Turbulence is a limiting factor in cleaning times, but if a streamlined head is produced which cuts down turbulence then it suffers from the disadvantage that is cannot be moved close into the angles between the walls and the floor of the average type of swimming-pools.

This problem is overcome by a head of a vacuum cleaner of the type adapted for cleaning the floors and walls of pools such as swimming pools by movement of the head over, whilst being slightly spaced from, the floor of the pool whilst subjected to suction, in accordance with the invention, which has at least one section of the portion of the head designed to be moved over the floor hingedly connected to another section of that portion.

The articulation of one section in relation to another enables one part of the head to in effect fold towards the other when the head reaches a wall so that the corner between the wall and the bottom can be cleaned.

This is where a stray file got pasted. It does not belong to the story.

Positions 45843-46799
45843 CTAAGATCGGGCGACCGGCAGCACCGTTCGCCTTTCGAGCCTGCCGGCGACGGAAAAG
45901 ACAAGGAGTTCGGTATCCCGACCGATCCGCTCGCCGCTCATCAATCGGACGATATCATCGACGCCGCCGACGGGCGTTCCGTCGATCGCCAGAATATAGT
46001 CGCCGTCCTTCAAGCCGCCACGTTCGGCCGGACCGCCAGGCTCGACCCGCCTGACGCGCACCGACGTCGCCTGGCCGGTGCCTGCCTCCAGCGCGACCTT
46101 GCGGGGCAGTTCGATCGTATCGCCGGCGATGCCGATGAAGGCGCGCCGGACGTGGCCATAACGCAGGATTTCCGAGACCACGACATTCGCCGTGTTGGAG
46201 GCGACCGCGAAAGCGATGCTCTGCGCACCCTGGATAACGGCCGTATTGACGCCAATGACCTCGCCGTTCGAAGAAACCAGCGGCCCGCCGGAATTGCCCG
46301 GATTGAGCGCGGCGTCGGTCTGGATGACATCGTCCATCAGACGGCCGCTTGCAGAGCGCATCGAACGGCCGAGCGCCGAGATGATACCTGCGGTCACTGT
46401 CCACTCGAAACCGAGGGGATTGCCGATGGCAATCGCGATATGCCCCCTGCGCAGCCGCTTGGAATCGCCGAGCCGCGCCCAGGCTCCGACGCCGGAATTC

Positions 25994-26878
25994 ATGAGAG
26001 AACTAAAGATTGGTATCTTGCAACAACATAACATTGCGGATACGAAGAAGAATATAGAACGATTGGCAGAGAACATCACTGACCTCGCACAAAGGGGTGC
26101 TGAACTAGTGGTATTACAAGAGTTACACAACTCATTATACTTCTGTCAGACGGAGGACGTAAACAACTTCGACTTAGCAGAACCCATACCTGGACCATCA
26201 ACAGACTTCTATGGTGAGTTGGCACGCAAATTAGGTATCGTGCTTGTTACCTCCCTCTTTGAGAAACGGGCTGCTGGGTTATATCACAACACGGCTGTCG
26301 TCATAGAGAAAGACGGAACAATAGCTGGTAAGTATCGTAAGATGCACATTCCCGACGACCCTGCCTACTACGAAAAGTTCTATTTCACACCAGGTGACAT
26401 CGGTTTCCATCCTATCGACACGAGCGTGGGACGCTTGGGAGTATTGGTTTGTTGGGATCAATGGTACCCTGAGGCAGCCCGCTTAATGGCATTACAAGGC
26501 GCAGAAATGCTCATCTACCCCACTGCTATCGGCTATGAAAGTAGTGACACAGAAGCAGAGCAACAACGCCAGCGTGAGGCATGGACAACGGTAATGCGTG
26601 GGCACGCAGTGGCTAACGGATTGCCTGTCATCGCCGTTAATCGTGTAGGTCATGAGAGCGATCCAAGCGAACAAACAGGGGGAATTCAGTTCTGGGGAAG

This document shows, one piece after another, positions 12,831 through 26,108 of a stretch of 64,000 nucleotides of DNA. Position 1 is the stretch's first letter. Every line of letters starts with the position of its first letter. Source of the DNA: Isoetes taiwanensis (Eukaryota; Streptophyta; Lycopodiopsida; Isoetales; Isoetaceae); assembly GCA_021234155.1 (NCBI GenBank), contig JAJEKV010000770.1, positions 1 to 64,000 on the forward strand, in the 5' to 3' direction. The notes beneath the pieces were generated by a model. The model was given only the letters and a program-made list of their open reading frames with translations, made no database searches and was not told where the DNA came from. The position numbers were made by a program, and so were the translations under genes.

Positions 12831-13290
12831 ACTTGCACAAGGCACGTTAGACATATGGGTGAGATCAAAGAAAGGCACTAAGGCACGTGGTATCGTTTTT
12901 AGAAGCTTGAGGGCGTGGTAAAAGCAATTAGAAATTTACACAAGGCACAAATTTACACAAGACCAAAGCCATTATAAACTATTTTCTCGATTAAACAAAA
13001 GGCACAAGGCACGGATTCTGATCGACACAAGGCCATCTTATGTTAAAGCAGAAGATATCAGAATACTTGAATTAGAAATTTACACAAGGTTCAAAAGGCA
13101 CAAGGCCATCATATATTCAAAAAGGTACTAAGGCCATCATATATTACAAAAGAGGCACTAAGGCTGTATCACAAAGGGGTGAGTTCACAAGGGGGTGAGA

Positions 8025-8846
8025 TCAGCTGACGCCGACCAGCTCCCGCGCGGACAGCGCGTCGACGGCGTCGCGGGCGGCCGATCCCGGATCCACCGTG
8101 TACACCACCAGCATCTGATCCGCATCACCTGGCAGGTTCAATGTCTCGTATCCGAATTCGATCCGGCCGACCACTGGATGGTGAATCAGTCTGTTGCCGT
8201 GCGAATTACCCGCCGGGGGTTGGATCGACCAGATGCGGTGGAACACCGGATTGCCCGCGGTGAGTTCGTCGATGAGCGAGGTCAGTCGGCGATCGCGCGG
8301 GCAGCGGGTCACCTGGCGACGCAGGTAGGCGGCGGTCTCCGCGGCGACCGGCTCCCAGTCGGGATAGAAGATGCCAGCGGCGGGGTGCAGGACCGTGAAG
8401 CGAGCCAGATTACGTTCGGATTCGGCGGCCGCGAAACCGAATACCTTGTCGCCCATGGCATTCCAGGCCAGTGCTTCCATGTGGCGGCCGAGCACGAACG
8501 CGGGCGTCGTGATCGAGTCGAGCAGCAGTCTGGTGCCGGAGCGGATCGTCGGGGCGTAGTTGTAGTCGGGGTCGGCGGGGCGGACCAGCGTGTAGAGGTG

The cleaner is preferably in three sections, a central section to which is fixed a handle and a tube for applying suction to the cleaner, and two sections hingedly mounted one on each side of the central section. The sections are preferably longitudinal, with the axis of the hinges parallel to the lengths of the sections, and perpendicular to the direction in which the cleaner is to be moved when in use. Wheels or rollers may be mounted on each section to aid movement.

Brushes are preferably provided along, for example, the length of the central section, and may additionally be provided on other sections.